So the mother who is coming in, who is pregnant, she actually gets a facility, gets people who care for her. The impact to that health-care system, to being able to do better, of reducing the malaria burden, it's a miracle. I mean, it's an unbelievable thing. So there's nothing more important than the vaccine.
The vaccine doesn't burden these health systems. Vaccines are incredible things, and that's why today you don't even think about, is there going to be some huge measles outbreak in the United States? Because you know there's a level of vaccination that covers that.
Measles at its peak killed 5 million people a year. It's down to about 400,000 a year. That's what vaccines do.
Q: What are you doing to prepare yourself in the couple of months ahead? What's on your reading list, and are you taking some fact-finding trips?
Gates: I've done a lot of foundation trips over the years, and I'm in China this summer doing some foundation stuff. I'm in India in the fall doing foundation stuff. I'm in Africa next January doing foundation stuff.
So I've got a good schedule of those kind of hands-on things.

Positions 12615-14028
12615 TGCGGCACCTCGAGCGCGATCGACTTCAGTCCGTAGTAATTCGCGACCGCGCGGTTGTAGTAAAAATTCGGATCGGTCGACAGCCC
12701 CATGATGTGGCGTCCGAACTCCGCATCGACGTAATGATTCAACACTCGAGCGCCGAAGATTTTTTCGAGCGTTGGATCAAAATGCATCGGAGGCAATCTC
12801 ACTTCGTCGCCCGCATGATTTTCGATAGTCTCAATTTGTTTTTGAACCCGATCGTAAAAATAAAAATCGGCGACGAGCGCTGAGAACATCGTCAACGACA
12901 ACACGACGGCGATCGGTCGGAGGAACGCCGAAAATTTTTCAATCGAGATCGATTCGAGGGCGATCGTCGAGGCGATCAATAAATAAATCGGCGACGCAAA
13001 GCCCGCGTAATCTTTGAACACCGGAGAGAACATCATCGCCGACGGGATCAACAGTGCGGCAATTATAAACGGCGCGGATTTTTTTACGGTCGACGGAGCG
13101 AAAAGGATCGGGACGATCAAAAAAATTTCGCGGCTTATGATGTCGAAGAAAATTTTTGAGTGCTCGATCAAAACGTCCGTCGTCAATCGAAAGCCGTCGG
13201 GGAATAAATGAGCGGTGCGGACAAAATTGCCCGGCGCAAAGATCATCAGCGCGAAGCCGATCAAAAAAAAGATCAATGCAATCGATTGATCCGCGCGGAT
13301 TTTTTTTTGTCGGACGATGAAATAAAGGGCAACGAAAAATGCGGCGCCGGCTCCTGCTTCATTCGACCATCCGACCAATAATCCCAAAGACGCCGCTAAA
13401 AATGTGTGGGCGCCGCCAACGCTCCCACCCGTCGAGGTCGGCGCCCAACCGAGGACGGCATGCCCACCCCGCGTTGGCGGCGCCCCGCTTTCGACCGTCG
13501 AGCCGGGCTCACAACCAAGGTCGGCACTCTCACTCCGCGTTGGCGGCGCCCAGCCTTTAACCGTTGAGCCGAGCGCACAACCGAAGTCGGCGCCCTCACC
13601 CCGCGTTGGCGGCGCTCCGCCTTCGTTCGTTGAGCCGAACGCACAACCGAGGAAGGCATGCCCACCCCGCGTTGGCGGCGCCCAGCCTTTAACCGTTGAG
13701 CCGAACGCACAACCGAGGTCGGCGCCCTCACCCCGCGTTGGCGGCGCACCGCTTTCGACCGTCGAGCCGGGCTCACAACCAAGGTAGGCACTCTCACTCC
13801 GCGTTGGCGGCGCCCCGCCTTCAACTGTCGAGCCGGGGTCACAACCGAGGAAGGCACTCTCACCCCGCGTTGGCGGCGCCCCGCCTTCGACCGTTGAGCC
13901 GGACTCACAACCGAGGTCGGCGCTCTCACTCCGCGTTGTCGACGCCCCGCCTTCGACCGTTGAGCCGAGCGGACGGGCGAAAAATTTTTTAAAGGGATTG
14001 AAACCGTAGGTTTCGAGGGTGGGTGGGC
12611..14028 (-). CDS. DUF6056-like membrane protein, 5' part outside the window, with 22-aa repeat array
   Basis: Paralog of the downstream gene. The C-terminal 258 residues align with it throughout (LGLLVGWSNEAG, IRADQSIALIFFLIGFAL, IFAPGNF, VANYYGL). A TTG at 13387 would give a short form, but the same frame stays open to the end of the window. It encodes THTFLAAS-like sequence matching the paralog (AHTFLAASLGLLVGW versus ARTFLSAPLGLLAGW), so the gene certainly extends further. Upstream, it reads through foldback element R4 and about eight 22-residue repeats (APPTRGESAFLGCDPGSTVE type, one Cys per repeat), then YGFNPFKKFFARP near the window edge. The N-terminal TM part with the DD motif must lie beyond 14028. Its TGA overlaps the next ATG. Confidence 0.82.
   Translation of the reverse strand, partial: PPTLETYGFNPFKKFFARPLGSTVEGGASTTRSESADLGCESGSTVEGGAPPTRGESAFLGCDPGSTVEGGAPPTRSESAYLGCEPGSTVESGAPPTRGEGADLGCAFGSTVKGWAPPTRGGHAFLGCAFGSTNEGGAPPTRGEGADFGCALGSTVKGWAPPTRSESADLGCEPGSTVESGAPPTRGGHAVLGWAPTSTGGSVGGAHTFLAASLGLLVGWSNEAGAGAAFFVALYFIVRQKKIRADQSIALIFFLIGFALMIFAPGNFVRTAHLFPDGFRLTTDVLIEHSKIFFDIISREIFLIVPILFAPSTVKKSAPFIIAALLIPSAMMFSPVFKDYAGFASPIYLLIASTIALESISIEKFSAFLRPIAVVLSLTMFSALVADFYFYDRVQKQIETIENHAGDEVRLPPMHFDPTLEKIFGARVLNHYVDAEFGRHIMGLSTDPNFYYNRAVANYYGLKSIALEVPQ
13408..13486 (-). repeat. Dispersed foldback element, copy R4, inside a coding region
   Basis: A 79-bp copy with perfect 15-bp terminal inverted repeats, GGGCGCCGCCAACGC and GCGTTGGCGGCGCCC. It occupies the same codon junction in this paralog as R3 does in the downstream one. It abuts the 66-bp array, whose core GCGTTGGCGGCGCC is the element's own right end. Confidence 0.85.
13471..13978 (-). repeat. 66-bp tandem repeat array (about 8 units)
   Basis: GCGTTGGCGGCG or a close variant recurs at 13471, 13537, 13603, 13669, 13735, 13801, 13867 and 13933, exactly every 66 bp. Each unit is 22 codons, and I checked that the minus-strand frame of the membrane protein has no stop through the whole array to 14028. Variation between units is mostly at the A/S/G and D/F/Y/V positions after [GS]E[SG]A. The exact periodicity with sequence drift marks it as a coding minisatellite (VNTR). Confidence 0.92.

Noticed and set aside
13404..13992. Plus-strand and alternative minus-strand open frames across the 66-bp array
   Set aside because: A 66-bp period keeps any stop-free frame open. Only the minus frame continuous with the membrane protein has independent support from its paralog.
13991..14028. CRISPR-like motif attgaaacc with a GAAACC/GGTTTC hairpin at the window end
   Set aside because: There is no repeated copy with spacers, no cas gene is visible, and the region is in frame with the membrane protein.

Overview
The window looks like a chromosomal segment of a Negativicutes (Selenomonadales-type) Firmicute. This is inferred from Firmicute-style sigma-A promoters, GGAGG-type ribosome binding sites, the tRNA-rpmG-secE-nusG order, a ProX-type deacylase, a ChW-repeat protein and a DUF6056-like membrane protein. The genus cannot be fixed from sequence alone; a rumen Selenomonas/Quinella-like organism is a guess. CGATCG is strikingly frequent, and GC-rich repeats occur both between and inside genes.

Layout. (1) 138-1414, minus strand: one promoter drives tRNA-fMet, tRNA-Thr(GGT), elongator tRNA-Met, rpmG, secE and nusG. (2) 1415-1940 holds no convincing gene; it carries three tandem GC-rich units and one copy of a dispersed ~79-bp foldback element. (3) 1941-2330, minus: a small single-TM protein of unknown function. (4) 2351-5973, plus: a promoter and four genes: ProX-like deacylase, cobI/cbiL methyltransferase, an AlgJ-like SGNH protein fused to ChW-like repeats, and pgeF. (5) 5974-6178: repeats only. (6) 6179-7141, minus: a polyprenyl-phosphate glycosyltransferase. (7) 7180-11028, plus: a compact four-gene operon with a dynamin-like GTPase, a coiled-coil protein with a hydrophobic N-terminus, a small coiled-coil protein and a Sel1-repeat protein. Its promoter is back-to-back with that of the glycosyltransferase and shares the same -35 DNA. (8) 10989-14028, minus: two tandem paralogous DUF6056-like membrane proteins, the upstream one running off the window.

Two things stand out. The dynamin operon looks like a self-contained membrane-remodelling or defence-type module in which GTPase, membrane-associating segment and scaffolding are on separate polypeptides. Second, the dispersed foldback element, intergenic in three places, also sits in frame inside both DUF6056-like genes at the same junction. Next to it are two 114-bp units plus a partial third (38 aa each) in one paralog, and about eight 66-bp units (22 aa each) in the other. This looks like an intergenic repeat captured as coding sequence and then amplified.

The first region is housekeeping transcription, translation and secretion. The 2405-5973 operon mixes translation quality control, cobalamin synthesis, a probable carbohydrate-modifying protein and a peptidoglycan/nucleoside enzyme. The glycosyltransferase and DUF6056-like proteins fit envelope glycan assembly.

I do a lot of foundation reading, both to understand the science and the possibilities there, and the specifics — what was going on with the foundation. ...
Q: How can the foundation do work in China?
Gates: Well, the foundation has done a number of things in China, grants for a hepatitis B vaccination, because the disease burden in China, particularly in their poorer regions, is one of the highest in the world. So we helped out with that.
We're doing some AIDS-related things in China. Also, when you think of China, they have capabilities that now that they've improved their economy a lot, they can be a factor to help poorer countries. And so our agricultural people have spent a lot of time in China because China has agricultural expertise that could help raise crop yields significantly in Africa. We're looking at some exchange programs there that would draw on the good work, and the expertise that's in China, and help get Africa up to that same type of level.
China is kind of interesting, because it's in some ways, it's not large, it's a recipient, but in a lot of ways it's a participant in the things that need to get done.